Positive Home to Hospital Birth during Covid

Published by Samantha on

Guest blog of this beautiful birth story, from our Home Birth Support Group UK, by Kirsty Smart.

🤱🤱🤱 Birth Story 🤱🤱🤱
Baby boy, 7lb7.5oz, 12.30pm Friday 24th April, 40+1, 3rd baby.

Hello! My waters started to go at 6.20am after a couple of very little niggles that had woken me. My waters have never gone until the end with my older 2, so a bit of a surprise! Unfortunately they were quite thick with meconium, so I rang the community midwives and they offered to send someone to check, but it would be quicker to go to the birth centre by the time she would get to me.

I was quite sure it was meconium so I decided to go in. Confirmed it was meconium and it was thick, but baby’s heart rate was absolutely fine. I was having some mild surges by this point, manageable with hypnobirthing but getting stronger and more regular. I’d already decided that if it was mec, I would go to the hospital so baby could be monitored for my own anxiety, and obviously the midwife advised that we go there.

We got to the hospital just after 8am by which time the surges were stronger again and definitely in a pattern, I asked for the wireless CTG (or CFM continuous foetal monitoring) monitoring. I knew the evidence for them isn’t robust, but I felt I’d prefer that just on me than the midwife listening in every 15 mins, and I wanted to be monitored due to the meconium.

All fine though, baby’s heart rate was steady and fine, monitor picking up regular strong surges, I was moving and breathing and hypnobirthing, and although they felt powerful it was manageable.

I asked for a vaginal examination at 9ish out of curiosity, 4-5cm. Then I just carried on like that, surges getting stronger and stronger, but hypnobirthed through it all with breathing, visualisations and affirmations.

Baby’s heart rate still perfect, not even notably decelerating during surges. I needed to go to the loo at 11.55, and then my body suddenly started pushing by itself which took the midwife by surprise.

I managed to get out of the loo and kneeled on the bed, leaning over the back (didn’t want baby born down the toilet 😂). This is when I really felt like I went into the zone and it was really primal, my body just pushed the baby without me consciously doing anything.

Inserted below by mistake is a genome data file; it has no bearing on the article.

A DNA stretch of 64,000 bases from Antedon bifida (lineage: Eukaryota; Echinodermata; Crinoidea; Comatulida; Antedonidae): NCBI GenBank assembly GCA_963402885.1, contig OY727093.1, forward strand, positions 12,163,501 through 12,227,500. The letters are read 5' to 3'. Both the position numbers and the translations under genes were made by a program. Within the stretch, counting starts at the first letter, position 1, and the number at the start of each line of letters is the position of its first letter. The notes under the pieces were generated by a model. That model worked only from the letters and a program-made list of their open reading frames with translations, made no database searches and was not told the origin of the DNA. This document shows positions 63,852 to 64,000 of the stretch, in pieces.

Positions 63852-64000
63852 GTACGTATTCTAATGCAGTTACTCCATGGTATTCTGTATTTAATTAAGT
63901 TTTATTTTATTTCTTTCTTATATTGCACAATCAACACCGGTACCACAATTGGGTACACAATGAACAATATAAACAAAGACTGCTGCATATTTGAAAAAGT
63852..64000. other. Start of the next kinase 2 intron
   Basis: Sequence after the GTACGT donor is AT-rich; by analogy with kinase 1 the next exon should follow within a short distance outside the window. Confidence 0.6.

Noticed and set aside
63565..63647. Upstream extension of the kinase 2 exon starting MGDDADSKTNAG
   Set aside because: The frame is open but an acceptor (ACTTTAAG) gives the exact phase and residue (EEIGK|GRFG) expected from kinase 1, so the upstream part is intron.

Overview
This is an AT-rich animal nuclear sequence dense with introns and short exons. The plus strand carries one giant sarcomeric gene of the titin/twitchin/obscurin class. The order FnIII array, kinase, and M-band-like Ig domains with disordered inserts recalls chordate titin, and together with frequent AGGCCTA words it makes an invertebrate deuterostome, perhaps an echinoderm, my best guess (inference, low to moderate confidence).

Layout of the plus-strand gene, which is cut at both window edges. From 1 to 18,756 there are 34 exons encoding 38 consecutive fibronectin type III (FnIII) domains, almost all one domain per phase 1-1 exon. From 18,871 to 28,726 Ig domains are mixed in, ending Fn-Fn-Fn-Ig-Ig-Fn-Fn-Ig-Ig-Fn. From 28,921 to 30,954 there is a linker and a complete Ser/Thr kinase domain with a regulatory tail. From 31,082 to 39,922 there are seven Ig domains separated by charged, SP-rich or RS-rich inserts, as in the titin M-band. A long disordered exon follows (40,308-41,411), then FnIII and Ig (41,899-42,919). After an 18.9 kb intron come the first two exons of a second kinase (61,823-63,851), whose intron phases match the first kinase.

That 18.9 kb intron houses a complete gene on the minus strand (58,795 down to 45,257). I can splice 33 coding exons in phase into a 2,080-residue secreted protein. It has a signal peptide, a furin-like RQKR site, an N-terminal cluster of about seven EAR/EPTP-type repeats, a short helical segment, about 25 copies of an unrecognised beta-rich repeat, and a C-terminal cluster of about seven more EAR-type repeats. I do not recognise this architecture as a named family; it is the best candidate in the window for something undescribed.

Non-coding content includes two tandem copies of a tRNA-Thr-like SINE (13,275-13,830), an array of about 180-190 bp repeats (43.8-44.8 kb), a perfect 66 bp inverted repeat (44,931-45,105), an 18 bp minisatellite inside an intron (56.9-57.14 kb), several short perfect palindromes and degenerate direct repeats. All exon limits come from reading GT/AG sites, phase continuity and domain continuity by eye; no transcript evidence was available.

I could feel baby moving down and bobbing back up. The midwife called in the 2nd midwife, and she called in 2 paeds registrars and the obstetrician.

They wanted to put the “clip” (screw) on baby’s head because baby was so low down they were losing the trace by now, but I refused, I knew inside myself he was ok, he had been fine all the rest of the time, I could feel him moving and I could feel how low he was I knew it wouldn’t be long, and I’d only been pushing for 25 minutes at this point. The 2nd midwife tried to argue which wasn’t ideal, but I stuck to my guns.

I decided to turn round into sort of squatting on the bed. For some bonkers reason they’d also got the episiotomy tray ready, but I told them I completely refused consent to cut me, I’d rather tear naturally if it came to it.

I’d already told the midwife earlier on that I wanted completely hands off and no perineal support.

The change of position seemed to help and baby was born in 2 surges after just over 30 minutes total of “pushing.”

When his head was being born, they noticed he was back to back. He was crying and pinked up almost straight away.

They wanted to cut the cord and take him to the resus table to check him, but again I refused, picked him up and told them to check him on me.